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Study Letter
ARTICLE IN PRESS
doi:
10.25259/IJDVL_635_2022

Students’ perception of self-directed learning in dermatology: A survey

Departments of Dermatology, Venereology and Leprosy, Mysuru, Karnataka, India
General Medicine, JSS Medical College and Hospital, JSS Academy of Higher Education and Research, (Deemed to be University), Mysuru, Karnataka, India
Corresponding author: Dr. Garehatty Rudrappa Kanthraj, Department of Dermatology, Venereology and Leprosy, JSS Medical College and Hospital, JSS Academy of Higher Education and Research (Deemed to be University), Mysuru, Karnataka, India. kanthacad@yahoo.com
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How to cite this article: Singh A, Kanthraj GR, Shastry V, Hatthur BG. Students’ perception of self-directed learning in dermatology: A survey. Indian J Dermatol Venereol Leprol doi: 10.25259/IJDVL_635_2022

Sir,

Learning/understanding with one’s own efforts is self-directed learning. 1 There are various methods of teaching/learning in undergraduate/postgraduate education like lectures, group discussions, journal clubs, seminars, pedagogy and case presentations which incorporate components of self-directed learning in them. 2 A well-planned activity with good practical implementation and evaluation are the key factors for the success of self-directed learning. 3

Self-directed learning was introduced by National Medical Council into medical undergraduate (MBBS) curriculum in 2019. 3 , 4 As per Competency-Based Medical Education, the National Medical Council has allotted five hours for self-directed learning in dermatology for the undergraduate curriculum. 4 As it is a recently introduced modality, the advantages and disadvantages are not well understood. The importance of self-directed learning in the undergraduate curriculum has been highlighted in many studies. 1 , 3 However, students’ perception of self-directed learning needs to be investigated. Two decades ago, we shared our experience in group discussion 2 and journal club 5 in the postgraduate curriculum. In our centre, we have recently drafted self-directed learning so as to make it a student-friendly academic exercise.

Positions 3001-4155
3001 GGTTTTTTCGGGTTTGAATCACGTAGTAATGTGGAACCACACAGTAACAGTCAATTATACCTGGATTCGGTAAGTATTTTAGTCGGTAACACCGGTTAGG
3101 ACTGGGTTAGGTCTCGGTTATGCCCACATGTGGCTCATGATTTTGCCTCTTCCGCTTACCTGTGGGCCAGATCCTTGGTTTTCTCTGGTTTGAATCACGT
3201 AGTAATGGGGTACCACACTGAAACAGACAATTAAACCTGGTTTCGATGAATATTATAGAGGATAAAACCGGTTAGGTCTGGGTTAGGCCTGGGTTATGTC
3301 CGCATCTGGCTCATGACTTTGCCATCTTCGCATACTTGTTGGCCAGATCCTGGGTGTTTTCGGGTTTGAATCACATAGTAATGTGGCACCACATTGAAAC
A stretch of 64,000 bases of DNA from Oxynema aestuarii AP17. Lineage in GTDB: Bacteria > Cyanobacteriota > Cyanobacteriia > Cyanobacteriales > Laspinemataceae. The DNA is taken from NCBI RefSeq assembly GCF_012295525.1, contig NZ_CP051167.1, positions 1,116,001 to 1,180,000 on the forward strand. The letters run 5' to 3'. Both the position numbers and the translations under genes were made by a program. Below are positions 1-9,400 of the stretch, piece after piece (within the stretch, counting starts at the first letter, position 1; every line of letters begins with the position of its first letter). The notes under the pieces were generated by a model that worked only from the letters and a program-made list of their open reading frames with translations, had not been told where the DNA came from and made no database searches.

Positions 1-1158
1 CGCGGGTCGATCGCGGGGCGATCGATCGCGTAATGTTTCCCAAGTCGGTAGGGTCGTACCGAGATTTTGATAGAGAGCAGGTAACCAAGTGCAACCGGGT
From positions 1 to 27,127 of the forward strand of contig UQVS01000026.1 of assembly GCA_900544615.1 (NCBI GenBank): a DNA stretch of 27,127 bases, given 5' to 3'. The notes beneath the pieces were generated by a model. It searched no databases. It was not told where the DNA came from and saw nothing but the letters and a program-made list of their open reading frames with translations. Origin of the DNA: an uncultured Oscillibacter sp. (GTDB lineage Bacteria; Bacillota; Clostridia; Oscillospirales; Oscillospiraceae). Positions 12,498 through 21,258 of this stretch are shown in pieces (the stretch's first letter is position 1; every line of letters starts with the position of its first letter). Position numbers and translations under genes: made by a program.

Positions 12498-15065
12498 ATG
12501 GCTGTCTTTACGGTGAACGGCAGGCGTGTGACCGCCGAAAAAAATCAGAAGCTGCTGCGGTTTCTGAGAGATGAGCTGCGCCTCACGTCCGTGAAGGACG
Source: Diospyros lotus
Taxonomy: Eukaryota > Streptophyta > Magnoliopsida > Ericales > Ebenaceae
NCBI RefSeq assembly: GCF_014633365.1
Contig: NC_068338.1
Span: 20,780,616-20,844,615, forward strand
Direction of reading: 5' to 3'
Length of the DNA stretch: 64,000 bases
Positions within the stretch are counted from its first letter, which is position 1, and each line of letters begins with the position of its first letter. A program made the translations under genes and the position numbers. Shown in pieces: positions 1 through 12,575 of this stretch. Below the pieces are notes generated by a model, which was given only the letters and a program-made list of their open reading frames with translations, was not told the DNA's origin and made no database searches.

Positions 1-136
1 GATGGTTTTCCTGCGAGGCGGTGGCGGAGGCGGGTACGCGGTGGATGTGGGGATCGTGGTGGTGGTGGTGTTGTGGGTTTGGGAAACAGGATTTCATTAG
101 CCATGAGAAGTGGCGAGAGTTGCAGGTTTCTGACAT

Our aim was to conduct a survey on students’ opinion with respect to content, conduct and usefulness of self-directed learning.

This survey was conducted among MBBS students of phase 3 part 1, posted in the department of dermatology at JSS Hospital, JSS Medical College, Mysuru. The self-directed learning topic chosen was “Syndromic management of sexually transmitted infections.” The process of conducting self-directed learning is illustrated in Figure 1. The time duration for the self-directed learning was divided as follows: introduction and objectives - 5 minutes, a brief discussion of clinical features of sexually transmitted infections using clinical slides (prepared by IADVL digital library) - 10 minutes and revision of algorithms on syndromic management - 10 minutes. Students were grouped into batches of 10 and were allowed to discuss in their groups. Each group were asked four to five questions related to the topic over a period of 35 minutes. Each group was assessed, following which grading was performed.

Figure 1:: Various steps of self-directed learning

At the end of the session, students were asked the following three questions - (1) whether they preferred self-directed learning or lectures as the preferred mode of teaching, (2) to grade how much self-directed learning was better compared to lectures as (a) 25%, (b) 50%, (c) 75% and (d) 100% and (3) the students’ suggestions for improvement of self-directed learning curriculum.

Seventy-nine students attended self-directed learning and responded to the survey. Self-directed learning was preferred by 64 (81%) of students and the remaining 15 (19%) of them preferred lectures as a mode of learning and this difference was found to be statistically significant (X 2 = 30.392; P = 0.001) [Table 1].

Table 1:: Preference of students to a mode of learning
Parameter Number of survey responses (n = 79) Number (%)
Mode of learning Self-directed learning 64 (81%)
Lectures 15 (19%)
Test statistics Chi-square = 30.392; P = 0.001
Self-directed learning rating over lectures 25% better 0 (0%)
50% better 5 (6%)
75% better 38 (48%)
100% better 36 (46%)
No difference 0 (0%)
Test statistics Chi–square = 26.00; P = 0.001